Dallas Nurse Who Had Ebola Sues Hospital Where She Worked

A nurse who contracted Ebola while treating a man who died from the virus sued the operator of the Dallas hospital where she worked for failing to protect her from the contagion.

Nina Pham and another Texas Health Presbyterian Hospital Dallas nurse, Amber Vinson, developed Ebola after caring for Thomas Eric Duncan, a Liberian who died in October from the blood-borne pathogen that causes severe bleeding and organ failure.

Pham, in a lawsuit filed Monday in state court in Dallas, accused hospital operator Texas Health Resources Inc. of ignoring U.S. Centers for Disease Control guidance on how to handle infected patients and protect those caring for them. She also said the company compromised her privacy while she was ill.

“I was hoping that THR would be more open and honest about everything that happened at the hospital and the things they didn’t do that led to me getting infected with Ebola,” Pham said in a statement accompanying the complaint. “I felt I was left with no choice but to turn to the courts for help.”

Almost 10,000 people have died in the most-recent outbreak of the sickness, which started last year in the western African nations of Liberia, Sierra Leone and Guinea, according to the U.S. Centers for Disease Control and the World Health Organization.

Sierra Leone

Among the casualties was a bodyguard to Sierra Leone’s vice president, Samuel Sam Sumana, who is now quarantined.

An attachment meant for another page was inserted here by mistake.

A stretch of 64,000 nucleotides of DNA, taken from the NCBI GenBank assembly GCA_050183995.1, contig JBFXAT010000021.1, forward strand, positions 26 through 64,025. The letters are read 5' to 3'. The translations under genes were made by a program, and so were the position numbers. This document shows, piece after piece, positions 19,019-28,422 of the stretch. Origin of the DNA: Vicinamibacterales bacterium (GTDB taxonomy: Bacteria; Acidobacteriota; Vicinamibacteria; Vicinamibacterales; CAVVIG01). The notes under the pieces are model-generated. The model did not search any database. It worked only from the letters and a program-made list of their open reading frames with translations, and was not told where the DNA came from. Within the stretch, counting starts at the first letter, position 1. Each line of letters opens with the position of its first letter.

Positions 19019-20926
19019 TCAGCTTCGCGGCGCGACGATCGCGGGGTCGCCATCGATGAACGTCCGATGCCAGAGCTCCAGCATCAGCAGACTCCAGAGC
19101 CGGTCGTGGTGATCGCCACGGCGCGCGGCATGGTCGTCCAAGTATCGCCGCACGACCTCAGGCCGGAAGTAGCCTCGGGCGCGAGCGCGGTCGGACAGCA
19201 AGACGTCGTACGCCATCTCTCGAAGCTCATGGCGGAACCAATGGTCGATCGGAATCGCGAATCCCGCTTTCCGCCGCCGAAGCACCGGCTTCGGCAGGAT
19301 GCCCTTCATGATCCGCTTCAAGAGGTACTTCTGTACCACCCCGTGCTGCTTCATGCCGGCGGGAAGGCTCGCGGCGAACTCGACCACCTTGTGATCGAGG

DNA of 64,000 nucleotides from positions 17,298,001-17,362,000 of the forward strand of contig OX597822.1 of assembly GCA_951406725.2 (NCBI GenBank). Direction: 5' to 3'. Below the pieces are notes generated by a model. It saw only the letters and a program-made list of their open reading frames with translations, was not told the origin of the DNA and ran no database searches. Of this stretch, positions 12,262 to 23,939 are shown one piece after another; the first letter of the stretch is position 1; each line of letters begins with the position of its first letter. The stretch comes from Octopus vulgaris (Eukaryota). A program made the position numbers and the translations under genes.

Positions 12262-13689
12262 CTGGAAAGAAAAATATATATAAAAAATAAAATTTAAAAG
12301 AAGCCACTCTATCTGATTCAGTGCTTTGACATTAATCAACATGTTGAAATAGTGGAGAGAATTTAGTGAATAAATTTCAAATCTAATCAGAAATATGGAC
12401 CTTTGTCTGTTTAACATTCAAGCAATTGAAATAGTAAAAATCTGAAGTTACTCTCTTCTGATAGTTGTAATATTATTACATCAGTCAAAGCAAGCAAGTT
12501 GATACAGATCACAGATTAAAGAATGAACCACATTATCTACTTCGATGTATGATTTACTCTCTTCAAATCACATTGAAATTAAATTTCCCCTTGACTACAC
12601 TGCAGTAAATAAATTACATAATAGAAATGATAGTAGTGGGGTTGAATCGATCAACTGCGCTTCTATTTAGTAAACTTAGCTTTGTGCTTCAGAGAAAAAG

More than 14,000 people who were infected have survived. New cases continue to be reported. On average, the disease is fatal to about 50 percent of those who get it, according to the World Health Organization.

Pham and Vinson were part of the first medical staff to treat a confirmed case of Ebola in the U.S.

Once diagnosed, Pham was transfered from the Dallas hospital to the National Institutes of Health Clinical Center in Bethesda, Maryland, and placed in a special isolation unit.

Emory University

Vinson was treated at the Emory University hospital in Atlanta and also recovered.

Pham, who told reporters upon her release that she felt “fortunate and blessed,” later met with President Barack Obama and U.S. Health and Human Services Secretary Sylvia Matthews Burwell at the White House.

Duncan, who died Oct. 8, has been the only Ebola fatality in the U.S. He is one of four people to have been treated in the U.S. after a confirmed diagnosis. More than 400 people were monitored by the CDC after suspected exposure.

Pham said she’s suing to “help uncover the truth of what happened,” and to educate health-care providers and administrators. Claiming she’s suffered physical pain and mental anguish and expects to need future medical care, she’s seeking unspecified compensatory and punitive damages.

“Nina Pham served very bravely during a most difficult time as we all struggled to deal with the first case of Ebola to arrive in a U.S. hospital emergency room,” Wendell Watson, a spokesman for Texas Health, said in an e-mailed statement. “As distressing as the lawsuit is to us, we remain optimistic that we can resolve this matter with Nina.”

The Arlington-based health care company has 24 owned, operated or affiliated acute-care and short-stay hospitals, primarily in 16 north-central Texas counties, according to its website.

The case is Pham v. Texas Health Resources Inc., DC-15-02252, Dallas County, Texas, District Court (Dallas).

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